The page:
What light do we see in our dreams ? What light do we see when pre-visualizing an image ? What light do we see when we get the idea to a photograph ? The latter light we experience like „a flash within a long night“. It is only after the completion of the work that relaxation may take place.
Having learned how to do focus stacking on my PhaseOne camera, I made two series of 20 macro images with a rose on a lightbox, the box switched on and off for the two series. Combining the two light situations made this image possible.
You may find more roses here.
Clematis is a reliably blossoming flower in our garden. Every year we look forward to her blooms for many weeks. Photographing flowers means sacrificing beautiful little things. It took me some time to go there.
With growing experience I feel less pain to sacrifice a bloom for artistic purposes. It relieves me a little, that I have the blooms swum after my photo and X-ray sessions in a soup-plate filled with water which is in the kitchen. Many people like the floating blooms in a soup-plate, if they are in a break.
The HDR series of my composition with three clematis gave me a hard time. Although a tripod is indispensable and always used, a small pixel shift between exposures was perceivable. After fixing this, light, color and structure was processed for an HDR image.
The X-ray of the three clematis was performed as mammography due to the size of my composition. The fusion image can be understood as a texturized HDR by means of a radiograph. But there is no unique solution to all compositions. The best solution has to be found out individually.
After all, the clematis look as light as a feather in this image. It was worth it.
Long lasting blossoms, turning up every year: my purple clematis in our garden.
It was my third X-ray session with flowers this week. Third fusion imaging attempt. After blue cornflower and blue aquilegia now a purple clematis. Big data on my hard disk.
Today we did it with mammography at 30 kV and 50 mAs. Lower noise ! Here is the positive representation of a single clematis:
I processed the lightbox HighKey series with a mask. There was a shift of 2 or 3 pixels from the lightest to the darker images. So I processed everything a second time to compensate for the shift. The HDR image shows a cut stalk. Photoshop is made for this.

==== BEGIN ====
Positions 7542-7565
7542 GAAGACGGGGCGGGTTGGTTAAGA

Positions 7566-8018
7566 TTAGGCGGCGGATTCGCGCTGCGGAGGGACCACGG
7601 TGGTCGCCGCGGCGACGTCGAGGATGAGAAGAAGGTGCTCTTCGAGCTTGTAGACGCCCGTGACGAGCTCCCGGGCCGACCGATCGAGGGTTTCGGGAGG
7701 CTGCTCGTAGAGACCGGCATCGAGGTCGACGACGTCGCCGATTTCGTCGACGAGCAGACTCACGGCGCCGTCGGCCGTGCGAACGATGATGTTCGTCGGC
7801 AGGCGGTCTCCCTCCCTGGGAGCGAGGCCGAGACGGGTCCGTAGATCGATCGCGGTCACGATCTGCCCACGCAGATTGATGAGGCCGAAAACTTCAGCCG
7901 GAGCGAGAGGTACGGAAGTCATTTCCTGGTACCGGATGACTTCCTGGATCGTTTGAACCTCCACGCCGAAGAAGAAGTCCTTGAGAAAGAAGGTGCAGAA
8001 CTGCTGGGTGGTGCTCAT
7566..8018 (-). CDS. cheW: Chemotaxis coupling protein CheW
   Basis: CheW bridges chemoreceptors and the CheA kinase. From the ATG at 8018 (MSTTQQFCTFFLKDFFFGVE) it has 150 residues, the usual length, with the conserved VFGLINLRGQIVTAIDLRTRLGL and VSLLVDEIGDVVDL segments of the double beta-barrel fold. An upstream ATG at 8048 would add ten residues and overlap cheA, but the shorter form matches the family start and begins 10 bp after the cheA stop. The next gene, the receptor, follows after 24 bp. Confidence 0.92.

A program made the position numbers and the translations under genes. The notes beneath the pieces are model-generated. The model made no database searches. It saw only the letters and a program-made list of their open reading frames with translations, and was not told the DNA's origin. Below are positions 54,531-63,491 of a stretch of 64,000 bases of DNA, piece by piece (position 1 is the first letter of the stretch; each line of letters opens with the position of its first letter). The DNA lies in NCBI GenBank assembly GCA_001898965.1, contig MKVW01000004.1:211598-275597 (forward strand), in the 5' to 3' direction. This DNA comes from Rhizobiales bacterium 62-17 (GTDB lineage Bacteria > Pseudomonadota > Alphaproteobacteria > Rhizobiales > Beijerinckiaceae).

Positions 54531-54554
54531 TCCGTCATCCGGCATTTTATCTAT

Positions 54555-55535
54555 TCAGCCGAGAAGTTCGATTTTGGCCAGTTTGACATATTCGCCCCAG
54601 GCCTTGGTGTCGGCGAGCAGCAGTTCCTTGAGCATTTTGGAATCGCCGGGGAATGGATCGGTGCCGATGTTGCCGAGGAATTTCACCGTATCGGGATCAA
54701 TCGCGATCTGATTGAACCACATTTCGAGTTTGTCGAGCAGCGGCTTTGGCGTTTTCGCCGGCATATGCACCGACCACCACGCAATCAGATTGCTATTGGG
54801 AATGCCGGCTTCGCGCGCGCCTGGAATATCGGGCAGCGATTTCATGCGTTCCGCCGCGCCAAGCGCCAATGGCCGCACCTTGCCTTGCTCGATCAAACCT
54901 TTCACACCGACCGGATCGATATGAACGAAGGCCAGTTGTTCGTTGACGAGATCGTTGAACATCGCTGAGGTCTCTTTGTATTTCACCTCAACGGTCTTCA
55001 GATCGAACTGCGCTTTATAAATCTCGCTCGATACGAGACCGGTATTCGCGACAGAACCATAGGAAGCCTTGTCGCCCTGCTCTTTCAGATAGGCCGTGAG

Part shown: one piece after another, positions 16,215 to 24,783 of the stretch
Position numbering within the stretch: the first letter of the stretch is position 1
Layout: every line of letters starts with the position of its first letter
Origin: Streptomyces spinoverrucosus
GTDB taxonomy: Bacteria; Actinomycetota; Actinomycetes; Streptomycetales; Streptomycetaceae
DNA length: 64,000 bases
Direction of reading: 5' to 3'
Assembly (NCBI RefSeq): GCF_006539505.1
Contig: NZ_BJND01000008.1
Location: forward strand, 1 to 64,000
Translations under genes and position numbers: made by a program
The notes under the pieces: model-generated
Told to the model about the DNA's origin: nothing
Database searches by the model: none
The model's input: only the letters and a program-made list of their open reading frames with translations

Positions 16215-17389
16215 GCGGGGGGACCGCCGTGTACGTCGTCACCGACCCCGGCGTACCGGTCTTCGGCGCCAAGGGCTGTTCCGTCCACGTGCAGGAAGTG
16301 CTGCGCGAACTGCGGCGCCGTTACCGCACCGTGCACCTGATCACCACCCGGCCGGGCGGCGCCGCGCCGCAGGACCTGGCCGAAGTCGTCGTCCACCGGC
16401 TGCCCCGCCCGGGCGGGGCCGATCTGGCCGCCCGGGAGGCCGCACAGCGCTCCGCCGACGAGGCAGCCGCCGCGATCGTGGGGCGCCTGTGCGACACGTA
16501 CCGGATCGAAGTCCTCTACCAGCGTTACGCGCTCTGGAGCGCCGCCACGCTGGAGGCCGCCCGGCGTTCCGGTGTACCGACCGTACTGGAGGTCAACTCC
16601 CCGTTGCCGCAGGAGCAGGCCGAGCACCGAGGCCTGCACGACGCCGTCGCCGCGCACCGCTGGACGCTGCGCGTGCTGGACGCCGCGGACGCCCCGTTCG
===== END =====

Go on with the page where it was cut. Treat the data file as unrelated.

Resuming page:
The stalk can be lengthened like in the preceding X-ray. The fusion image shows hidden leaves, the core of the blossom and stalks much better:
The flower looks pretty fragile now, close to its natural appearance.
Fusion imaging is beauty made of composite X-ray images and HDR images on a light box. The primary question is what energy fits best for flowers. To my experience 40 kV is often suitable. But: the proof of the pudding is in the eating.
Mammography systems start e.g. from 20 kV and reach 39 kV. The sensor is up to 24cm x 30cm. Conventional systems start from 40 kV and reach 125 kV. The sensor is up to 43cm x 43cm what makes them more attractive to floral compositions.
The higher resolution and the lower energies of a mammography will suit better for transparent objects. But the spatial limit of a composition (which is 24cm x 30cm) might put hard restrictions on the artist.
Floral compositions have more creative space with a bigger sensor. But the X-ray tube starts with 40 kV and this might lead to overexposure of tender structures.
Thus I performed today more than ten compositions to study this relation.
After four exposure of three tulips I found this composition with four dense blossoms attractive to go further. The composition might somehow resemble to a sketch of three angels. The image is nice due to very soft edges of their „wings“, technically blown out portions in the image. The inner structure of the nearly closed blossoms is well resolved. The stalks serve as „body“. There is no advantage with higher energies.
The same composition was done immediately after the X-ray as a bracketing series on a lightbox. After returning I processed a manual HDR, the colors not to warm.
The final fusion image is a composite of the preceding two images. Compared to the lightbox photo, the hidden stalks reappear naturally, the inner petals are outlined like a sketch.